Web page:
USA: Dr Allan C Jones

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Dr Allan C Jones - Emaginos Inc

Dr Allan C Jones describes how the innovative Tracy Schools model is delivering a vision of a transformed education system.

A career technology leader and educator with a history of management and innovation, Allan Jones has designed and implemented education programs that received national recognition and validation by the U.S. Department of Education. He taught high school mathematics for 7 years and subsequently served on the School Board in Oxford Massachusetts. Following several education and technology roles, he spent three years as Chief Information Officer at The Westminster Schools, a large, affluent, independent K-12 day school, in Atlanta, GA. A meeting with Jack Taub revealed a shared vision, and Allan Jones has been working on transforming K12 education ever since.

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Educational Transformation

Dr Allan Jones is a long-term advocate of the need to transform education, believing that is self-evident that existing approaches are now outdated and that previous attempts to implement change have not succeeded:

"I recognized early on that our education systems are failing to prepare young people for the modern world. The system doesn't need reforming - it is so reformed, it is not a system anymore".

Using the intriguing metaphor of a luxury liner, he describes the attempts of both programs and politicians as:

"... tug boats behind or hanging on the side of the 'boat of education', resulting in a boat that is dead in the water".

Allan Jones argues the case for "transformation, a clean slate" and states the importance of
"... technology enhanced learning environments where the kids are engaged physically, actively and intellectually".

He describes his work at the Tracy school, where their innovative and technologically advanced teaching methods have moved them away from traditional teaching and curriculum. He explains:

"In the Tracy school we are dedicated to transforming K12 education and not to fixing a school. Our goal is to fix K12 public education, where scalability and adaptability are fundamental requirements".

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The Tracy Model - Project-Based Learning With Integrated Technology

The Tracy model supports project-based teaching in small groups, where the children benefit from teachers who "know them and understand them"and largely opposes the use of textbooks, which Allan Jones characterizes as

"expensive, outdated and irrelevant as they focus on a single discipline, while projects have many disciplines".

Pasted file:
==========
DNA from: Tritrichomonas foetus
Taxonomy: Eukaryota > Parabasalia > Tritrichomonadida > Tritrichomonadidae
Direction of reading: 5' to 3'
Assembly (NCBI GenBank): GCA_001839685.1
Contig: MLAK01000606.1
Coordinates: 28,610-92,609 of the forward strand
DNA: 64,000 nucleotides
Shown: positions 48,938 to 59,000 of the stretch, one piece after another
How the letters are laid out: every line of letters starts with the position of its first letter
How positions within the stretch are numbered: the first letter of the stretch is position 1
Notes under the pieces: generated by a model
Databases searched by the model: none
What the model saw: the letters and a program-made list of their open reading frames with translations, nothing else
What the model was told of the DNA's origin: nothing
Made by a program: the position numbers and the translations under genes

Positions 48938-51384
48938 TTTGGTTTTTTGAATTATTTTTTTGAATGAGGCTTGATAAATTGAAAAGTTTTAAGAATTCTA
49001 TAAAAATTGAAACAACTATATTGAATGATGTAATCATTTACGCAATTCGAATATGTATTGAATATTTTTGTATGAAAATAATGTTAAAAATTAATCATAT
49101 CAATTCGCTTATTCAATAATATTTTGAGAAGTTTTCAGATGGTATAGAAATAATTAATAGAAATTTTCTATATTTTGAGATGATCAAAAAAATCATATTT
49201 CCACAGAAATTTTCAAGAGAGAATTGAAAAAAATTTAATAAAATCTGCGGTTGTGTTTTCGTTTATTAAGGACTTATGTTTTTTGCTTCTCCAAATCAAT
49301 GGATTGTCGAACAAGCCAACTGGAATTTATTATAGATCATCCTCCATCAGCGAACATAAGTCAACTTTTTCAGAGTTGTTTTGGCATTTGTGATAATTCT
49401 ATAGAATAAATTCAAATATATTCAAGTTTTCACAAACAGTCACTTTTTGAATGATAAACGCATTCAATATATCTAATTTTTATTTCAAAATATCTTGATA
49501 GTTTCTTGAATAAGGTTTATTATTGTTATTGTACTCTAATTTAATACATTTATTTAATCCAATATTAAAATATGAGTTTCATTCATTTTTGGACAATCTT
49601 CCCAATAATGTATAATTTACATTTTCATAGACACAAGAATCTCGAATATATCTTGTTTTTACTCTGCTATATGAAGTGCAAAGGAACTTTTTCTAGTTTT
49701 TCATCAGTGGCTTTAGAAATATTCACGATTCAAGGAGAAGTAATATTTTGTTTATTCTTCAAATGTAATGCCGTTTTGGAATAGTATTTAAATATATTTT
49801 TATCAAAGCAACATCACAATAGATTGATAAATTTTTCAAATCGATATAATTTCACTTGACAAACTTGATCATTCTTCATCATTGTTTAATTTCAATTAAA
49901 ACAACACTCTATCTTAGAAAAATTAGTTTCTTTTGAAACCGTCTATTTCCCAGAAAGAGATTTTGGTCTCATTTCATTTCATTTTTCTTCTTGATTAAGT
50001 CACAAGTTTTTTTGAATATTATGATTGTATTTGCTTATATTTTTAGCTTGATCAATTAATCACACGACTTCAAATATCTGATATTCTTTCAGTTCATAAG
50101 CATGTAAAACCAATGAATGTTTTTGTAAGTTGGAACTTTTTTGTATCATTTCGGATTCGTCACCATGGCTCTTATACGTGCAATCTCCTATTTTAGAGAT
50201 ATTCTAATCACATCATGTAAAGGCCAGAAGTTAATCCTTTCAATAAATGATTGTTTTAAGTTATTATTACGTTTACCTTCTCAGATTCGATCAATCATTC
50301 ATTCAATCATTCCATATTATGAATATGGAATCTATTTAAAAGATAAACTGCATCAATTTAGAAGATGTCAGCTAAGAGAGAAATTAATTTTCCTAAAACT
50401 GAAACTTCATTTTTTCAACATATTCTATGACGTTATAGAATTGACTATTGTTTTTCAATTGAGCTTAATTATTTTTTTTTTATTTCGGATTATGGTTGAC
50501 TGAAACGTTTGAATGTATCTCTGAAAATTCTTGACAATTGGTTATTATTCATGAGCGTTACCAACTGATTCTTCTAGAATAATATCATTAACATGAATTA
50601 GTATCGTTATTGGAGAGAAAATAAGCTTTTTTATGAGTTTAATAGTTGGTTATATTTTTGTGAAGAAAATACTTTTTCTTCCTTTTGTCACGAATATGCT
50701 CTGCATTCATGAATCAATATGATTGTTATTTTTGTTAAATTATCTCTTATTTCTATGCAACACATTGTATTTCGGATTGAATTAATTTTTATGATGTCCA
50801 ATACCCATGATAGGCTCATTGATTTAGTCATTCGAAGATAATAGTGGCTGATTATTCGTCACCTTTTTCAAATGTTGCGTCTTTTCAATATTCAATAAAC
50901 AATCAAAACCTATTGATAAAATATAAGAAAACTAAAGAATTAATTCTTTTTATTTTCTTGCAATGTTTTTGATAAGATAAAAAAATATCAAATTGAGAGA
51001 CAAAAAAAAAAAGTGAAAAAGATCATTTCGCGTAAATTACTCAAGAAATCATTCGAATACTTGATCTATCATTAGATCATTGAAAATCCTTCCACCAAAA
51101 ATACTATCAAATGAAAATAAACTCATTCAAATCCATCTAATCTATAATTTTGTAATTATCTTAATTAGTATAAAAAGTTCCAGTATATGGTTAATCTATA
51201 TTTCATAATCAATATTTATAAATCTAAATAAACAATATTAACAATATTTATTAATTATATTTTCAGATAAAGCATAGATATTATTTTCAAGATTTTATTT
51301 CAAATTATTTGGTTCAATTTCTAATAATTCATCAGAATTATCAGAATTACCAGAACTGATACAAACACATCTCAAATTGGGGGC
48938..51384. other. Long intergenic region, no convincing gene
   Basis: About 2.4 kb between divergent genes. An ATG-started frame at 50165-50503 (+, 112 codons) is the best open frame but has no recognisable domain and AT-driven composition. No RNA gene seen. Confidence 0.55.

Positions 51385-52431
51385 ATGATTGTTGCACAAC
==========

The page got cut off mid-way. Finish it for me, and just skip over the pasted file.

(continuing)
He describes the process of project work as creating a powerful learning environment because students don't just acquire information or data, but solve problems and start to explore the application and manipulation of knowledge. He believes that projects help teach students

"... all those essential skills... research, analysis and validation, they learn to communicate, influence and work in teams."

Allan believes that with project-based learning at the heart of the model, the role of the teacher changes dramatically because

"They are not locked into somebody else's curriculum and instead they can use and exchange their own ideas - they thrive as teachers".

As well as addressing the needs of the 21st century learner with a new approach to curriculum, Allan Jones is also keen to point out that the school has an important role to play in taking care of an individual's needs in the widest sense. He recognizes that socio-economic factors are hugely influential in terms of an individual's educational prospects, and as an example emphasizes the importance of health:

"You can't be a good student if you are not healthy and by providing treatment in school you don't have to stay out of school to go to the doctor. This is of huge value to students, teachers and parents and reduces the health care cost for the whole K12 population".

Additionally, they have a wellness program built into the curriculum which teaches kids the importance of health and nutrition, and have made a point of providing students with nutritious lunches in school not allowing soda machines on campus; simple but important and effective measures that help address the health of the school population.